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Brownback ‘deeply saddened’ by Boeing decision

  • Eagle Topeka Bureau
  • Published Wednesday, Jan. 4, 2012, at 12:03 p.m.
  • Updated Wednesday, Oct. 9, 2013, at 2:53 p.m.


Tell us

Are you a Boeing employee? Let us know what you think of today’s decision. Contact Molly McMillin at 316-269-6708 or mmcmillin@wichitaeagle.com.

— Gov. Sam Brownback said this morning that he is "deeply saddened" by Boeing’s decision to pull out of Wichita. But he said the state will aggressively pursue commercial aviation expansions and new commercial aviation business in Wichita with Boeing and Airbus.

"It is still the aviation capital of the world, which makes us the best place in the world to build an airplane," he said during a news conference at the statehouse. "That fact remains the same today, as it was yesterday and it will be tomorrow."

Commerce Secretary Pat George said he expects commercial aviation expansion announcements in the near future that could create as many — or more — jobs than the anticipated 2,160 job losses resulting from Boeing’s announcement today. He didn’t elaborate on the anticipated announcements.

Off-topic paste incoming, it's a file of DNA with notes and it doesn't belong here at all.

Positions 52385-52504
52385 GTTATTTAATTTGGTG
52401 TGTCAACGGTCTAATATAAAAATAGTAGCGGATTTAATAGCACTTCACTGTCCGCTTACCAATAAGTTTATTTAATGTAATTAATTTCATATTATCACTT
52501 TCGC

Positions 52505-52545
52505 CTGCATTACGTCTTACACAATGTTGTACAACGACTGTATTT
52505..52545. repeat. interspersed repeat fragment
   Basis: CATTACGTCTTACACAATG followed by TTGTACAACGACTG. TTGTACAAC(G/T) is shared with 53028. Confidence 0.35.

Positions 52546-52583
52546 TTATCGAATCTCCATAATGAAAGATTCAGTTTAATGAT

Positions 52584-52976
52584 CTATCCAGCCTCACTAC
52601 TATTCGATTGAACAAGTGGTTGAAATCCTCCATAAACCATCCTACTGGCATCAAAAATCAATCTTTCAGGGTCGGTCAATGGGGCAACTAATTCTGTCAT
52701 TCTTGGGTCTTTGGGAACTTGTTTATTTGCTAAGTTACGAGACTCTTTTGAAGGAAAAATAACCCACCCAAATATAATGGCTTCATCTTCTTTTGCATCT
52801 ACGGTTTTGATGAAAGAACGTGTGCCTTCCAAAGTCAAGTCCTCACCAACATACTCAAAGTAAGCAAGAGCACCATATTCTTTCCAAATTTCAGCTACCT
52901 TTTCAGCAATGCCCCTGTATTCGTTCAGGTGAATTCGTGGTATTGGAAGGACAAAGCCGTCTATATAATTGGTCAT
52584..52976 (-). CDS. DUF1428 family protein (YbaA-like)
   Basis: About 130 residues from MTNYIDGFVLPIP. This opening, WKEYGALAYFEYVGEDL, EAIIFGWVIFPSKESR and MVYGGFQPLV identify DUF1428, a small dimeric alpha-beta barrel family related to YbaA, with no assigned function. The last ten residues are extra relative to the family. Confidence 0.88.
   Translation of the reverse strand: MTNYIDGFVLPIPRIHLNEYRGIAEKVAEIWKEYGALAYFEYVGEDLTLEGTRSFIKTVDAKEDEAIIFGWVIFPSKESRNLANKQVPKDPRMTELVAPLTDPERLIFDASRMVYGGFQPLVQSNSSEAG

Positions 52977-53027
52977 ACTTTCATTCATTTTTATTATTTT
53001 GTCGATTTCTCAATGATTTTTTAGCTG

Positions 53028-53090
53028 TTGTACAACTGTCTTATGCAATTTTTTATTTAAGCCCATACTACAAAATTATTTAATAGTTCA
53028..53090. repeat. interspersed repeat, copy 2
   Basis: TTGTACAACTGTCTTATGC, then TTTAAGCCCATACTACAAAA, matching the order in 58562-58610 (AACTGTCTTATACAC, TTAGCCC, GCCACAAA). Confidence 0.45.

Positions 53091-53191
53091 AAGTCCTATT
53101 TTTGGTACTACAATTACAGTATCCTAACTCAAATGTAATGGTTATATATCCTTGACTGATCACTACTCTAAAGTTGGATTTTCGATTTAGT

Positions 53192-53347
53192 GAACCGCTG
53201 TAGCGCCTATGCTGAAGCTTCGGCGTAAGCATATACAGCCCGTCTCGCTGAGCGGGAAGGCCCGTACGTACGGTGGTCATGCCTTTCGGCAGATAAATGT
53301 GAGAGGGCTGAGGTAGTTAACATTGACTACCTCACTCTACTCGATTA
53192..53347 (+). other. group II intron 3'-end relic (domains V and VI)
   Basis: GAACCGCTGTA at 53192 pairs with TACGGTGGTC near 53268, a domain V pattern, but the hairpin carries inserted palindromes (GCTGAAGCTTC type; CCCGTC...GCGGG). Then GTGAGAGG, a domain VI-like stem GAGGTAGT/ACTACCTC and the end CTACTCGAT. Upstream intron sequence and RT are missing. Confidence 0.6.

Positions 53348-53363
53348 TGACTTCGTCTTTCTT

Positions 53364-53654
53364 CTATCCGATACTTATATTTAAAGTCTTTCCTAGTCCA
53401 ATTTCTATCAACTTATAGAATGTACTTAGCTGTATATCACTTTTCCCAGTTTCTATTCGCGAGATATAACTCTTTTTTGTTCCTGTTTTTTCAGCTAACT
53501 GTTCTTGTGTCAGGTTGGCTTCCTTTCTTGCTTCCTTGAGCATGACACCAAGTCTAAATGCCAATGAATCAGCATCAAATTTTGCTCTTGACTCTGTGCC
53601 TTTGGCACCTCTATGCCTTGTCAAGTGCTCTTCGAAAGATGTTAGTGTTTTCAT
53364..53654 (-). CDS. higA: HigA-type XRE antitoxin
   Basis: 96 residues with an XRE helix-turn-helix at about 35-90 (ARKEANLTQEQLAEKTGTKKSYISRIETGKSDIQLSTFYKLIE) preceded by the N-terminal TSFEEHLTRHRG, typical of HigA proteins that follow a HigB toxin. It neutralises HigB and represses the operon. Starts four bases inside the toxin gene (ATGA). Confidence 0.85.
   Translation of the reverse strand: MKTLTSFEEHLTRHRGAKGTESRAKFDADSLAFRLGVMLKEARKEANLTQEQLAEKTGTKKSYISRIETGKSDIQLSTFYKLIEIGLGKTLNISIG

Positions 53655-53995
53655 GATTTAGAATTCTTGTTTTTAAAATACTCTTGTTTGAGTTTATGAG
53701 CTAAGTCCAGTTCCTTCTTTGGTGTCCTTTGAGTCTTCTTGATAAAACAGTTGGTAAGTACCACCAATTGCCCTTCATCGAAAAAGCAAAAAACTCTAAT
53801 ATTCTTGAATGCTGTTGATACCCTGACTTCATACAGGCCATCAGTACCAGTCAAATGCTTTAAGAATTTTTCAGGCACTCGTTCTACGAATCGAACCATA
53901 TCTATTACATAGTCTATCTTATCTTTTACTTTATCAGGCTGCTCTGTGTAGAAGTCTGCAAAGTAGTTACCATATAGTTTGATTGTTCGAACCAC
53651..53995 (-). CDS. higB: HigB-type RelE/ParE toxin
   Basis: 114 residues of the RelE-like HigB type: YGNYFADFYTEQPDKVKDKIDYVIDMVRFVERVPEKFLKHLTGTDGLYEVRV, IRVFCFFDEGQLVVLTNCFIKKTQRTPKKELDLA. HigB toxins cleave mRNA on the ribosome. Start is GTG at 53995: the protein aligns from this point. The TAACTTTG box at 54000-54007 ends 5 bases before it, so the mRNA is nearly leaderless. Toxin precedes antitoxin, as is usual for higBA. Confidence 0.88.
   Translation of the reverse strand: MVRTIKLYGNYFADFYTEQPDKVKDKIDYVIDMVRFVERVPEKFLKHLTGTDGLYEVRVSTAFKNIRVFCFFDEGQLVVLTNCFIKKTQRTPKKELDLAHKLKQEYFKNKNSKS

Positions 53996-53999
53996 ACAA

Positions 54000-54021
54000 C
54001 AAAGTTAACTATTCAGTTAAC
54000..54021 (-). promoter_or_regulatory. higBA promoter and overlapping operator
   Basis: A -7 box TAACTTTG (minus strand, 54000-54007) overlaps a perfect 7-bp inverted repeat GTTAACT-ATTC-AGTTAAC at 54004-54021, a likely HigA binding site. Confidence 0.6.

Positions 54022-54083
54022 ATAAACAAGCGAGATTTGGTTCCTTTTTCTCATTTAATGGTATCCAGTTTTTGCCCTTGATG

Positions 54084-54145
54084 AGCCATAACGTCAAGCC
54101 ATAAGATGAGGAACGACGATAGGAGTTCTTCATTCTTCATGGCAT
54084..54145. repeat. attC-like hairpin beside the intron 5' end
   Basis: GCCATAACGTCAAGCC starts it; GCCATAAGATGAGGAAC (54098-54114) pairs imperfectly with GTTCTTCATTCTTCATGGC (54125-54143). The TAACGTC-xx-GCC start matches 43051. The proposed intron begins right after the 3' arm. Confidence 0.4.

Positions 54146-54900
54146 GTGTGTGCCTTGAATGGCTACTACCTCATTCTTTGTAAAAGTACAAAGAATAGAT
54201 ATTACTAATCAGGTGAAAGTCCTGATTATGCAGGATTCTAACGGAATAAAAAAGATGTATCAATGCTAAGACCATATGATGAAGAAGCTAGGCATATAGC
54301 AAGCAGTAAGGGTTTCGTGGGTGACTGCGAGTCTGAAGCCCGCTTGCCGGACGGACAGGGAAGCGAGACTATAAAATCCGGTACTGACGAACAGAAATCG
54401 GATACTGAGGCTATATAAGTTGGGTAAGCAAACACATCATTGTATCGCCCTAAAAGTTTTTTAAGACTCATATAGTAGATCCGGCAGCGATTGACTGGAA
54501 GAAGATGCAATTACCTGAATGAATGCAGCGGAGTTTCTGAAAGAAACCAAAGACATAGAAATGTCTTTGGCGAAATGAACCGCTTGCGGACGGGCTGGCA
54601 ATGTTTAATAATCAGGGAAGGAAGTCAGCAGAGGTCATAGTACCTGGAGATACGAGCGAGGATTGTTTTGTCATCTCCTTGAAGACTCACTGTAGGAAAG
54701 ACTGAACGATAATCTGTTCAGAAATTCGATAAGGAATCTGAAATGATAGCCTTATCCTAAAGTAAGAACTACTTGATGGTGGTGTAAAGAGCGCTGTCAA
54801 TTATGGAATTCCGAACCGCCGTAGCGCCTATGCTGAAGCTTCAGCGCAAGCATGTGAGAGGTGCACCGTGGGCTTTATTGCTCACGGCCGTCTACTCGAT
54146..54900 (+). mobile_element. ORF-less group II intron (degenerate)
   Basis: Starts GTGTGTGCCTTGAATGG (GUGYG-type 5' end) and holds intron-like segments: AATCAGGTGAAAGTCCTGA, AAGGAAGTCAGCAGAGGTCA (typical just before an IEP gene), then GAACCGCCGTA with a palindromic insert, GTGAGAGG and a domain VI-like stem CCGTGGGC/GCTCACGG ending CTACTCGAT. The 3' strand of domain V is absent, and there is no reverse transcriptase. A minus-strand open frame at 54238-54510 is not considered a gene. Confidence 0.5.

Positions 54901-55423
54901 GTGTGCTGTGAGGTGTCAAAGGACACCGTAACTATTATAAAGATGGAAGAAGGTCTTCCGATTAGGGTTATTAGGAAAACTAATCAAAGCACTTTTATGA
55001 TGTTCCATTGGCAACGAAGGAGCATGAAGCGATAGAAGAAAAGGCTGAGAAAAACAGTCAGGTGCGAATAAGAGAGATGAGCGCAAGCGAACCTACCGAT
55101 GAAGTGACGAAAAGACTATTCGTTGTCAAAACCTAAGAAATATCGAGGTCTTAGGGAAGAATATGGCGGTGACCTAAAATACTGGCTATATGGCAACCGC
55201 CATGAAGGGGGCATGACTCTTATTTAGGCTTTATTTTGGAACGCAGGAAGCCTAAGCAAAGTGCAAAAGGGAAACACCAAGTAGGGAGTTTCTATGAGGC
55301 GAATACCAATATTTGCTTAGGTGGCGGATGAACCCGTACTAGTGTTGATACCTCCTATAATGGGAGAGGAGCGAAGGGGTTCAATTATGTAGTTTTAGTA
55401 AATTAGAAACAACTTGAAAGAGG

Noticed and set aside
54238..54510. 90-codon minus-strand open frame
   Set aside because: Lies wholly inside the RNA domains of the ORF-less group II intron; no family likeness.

"My daddy taught me don’t count that sale until the money hits the palm of your hand. So, that hasn’t happened," he said. "But if I were a betting guy, I would put all that I had on that these projects are going to happen. We have announcements that are anticipated over the next quarter that would be very close to exceeding (the losses)."

Brownback said that no one has worked harder than Kansas for the success of the Boeing.

"We have been there with the company through every battle, whether it was the 10-year tanker battle or securing funding for other key Boeing Defense programs vital to national security," the governor said. "Our team never wavered, always keeping its commitment to the success of the Boeing Company for the good of the state and of the nation."

Brownback said he has had numerous conversations with Boeing officials about the potential closure of the Wichita plant. But he said that as he and the company have been saying for years, defense-oriented aviation is declining while commercial work is on the upswing. Brownback declined to say whether the state made specific offers to retain Boeing Defense.

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